TikTok under US government investigation over child sexual abuse material | Support the EARN IT ACT


One of the country’s most popular and booming social media platforms is making it far too easy for child predators to exploit underage users, and the U.S. government is well on its way to cracking down on the problem. According to the Financial Times, both the Department of Homeland Security and the Department of Justice are investigating TikTok over its handling of illegal child sex abuse materials, as well as a privacy feature that is enabling malicious actors to propagate and share illicit content.


TikTok is under investigation by US government agencies over its handling of child sexual abuse material, as the burgeoning short-form video app struggles to moderate a flood of new content. Dealing with sexual predators has been an enduring challenge for social media platforms, but TikTok’s young user base has made it vulnerable to being a target. The US Department of Homeland Security is investigating how TikTok handles child sexual abuse material, according to two sources familiar with the case. The Department of Justice is also reviewing how a specific privacy feature on TikTok is being exploited by predators, said one person with knowledge of the case. The Department of Justic has a longstanding policy of not confirming or denying the existence of ongoing investigations.


“It is a perfect place for predators to meet, groom and engage children,” said Erin Burke, unit chief of the child exploitation investigations unit at Homeland Security’s cyber crime division, calling it the “platform of choice” for the behavior. The investigations highlight how TikTok is struggling to cope with the torrent of content generated by more than 1 billion users. The company, owned by China’s ByteDance, has more than 10,000 human moderators worldwide and has been rapidly hiring staff in this area. The business is booming. A forecast from Insider Intelligence puts TikTok’s advertising revenue at $11.6 billion this year—up threefold from last year’s $3.9 billion. Mark Zuckerberg, Meta chief executive, has blamed the popularity of TikTok among young people as a principal reason for slowing interest in its longer-established social media platforms such as Facebook and Instagram.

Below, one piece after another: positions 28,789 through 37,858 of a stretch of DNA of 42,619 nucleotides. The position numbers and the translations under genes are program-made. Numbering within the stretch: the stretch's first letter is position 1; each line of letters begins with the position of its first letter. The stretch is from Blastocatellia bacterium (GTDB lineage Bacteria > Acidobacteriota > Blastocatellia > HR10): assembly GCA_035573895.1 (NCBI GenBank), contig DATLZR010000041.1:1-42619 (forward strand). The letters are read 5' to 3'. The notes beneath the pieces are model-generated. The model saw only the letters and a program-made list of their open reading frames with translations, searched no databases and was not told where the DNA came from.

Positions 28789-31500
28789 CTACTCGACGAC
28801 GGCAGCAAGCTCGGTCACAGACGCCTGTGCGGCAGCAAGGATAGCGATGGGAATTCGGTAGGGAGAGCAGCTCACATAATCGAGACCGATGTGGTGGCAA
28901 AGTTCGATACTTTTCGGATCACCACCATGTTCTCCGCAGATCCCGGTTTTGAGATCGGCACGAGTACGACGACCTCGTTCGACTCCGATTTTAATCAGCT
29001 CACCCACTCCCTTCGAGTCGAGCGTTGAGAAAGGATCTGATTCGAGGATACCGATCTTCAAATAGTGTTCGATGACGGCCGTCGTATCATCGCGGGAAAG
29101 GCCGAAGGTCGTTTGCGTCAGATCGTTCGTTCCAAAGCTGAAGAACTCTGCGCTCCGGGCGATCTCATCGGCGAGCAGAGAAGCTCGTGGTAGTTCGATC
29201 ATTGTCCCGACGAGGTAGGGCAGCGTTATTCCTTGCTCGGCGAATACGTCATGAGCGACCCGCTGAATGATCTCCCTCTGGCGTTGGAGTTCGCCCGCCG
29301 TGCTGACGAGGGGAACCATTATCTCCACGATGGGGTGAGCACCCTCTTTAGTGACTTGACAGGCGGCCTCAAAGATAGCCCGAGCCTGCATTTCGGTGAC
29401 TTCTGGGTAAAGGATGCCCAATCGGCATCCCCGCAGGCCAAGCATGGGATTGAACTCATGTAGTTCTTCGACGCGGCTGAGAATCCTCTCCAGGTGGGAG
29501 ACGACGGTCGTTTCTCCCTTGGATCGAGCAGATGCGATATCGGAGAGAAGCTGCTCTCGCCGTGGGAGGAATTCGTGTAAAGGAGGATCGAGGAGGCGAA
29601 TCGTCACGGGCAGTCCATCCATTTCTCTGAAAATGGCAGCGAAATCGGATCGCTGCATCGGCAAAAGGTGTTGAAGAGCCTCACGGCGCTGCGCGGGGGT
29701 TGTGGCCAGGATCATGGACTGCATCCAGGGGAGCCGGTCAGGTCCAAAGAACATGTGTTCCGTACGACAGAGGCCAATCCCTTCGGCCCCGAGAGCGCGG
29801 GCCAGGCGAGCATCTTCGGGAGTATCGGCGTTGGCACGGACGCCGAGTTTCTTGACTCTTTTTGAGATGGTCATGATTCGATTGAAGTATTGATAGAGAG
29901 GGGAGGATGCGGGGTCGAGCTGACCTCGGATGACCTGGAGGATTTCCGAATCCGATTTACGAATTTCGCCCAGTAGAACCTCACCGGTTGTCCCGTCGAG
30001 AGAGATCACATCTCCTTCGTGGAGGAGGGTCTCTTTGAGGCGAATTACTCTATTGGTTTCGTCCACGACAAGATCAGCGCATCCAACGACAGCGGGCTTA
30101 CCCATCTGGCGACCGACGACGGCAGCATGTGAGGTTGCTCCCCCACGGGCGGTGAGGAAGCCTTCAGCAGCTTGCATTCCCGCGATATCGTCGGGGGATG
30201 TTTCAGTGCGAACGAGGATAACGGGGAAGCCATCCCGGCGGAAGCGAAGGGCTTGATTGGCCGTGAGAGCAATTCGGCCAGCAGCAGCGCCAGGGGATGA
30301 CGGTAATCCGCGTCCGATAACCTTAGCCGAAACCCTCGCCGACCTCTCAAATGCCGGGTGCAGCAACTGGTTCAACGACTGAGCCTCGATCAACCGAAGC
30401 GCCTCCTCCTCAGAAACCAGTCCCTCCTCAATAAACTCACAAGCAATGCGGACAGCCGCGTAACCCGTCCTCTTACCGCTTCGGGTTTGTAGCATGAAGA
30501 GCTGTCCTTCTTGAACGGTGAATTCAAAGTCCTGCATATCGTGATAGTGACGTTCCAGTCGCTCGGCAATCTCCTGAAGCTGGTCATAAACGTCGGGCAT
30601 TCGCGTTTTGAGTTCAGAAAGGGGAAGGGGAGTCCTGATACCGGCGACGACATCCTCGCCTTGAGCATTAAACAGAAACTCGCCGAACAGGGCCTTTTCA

TikTok reported nearly 155,000 videos last year, whereas Instagram, which also has more than 1 billion users, had nearly 3.4 million reports. TikTok did not receive any takedown requests from the National Center for Missing & Exploited Childrenlast year, unlike rivals Fcebook, Instagram, and YouTube.


We need to confront the explosion of online child sex abuse material (CSAM). We need to hold Tech companies accountable. The Earn It Act is the strongest piece of bipartisan legislation to confront the explosion of online child sexual abuse material (CSAM), which endangers children by empowering the criminals who make it and trade it. According to federal law enforcement, many of these perpetrators are also hands-on offenders. Current legal incentives award digital platforms for ignoring this grotesque crime, which harms victims for life.


Tech companies are spending tens of millions to fight this common-sense proposal. We must contact members of Congress, both Senators and U.S. Representatives, to ask them to co-sponsor two identical bills: S 3538 in the Senate and H.R. 6544 in the House. Tell Congress to take action and pass the EARN IT Act.


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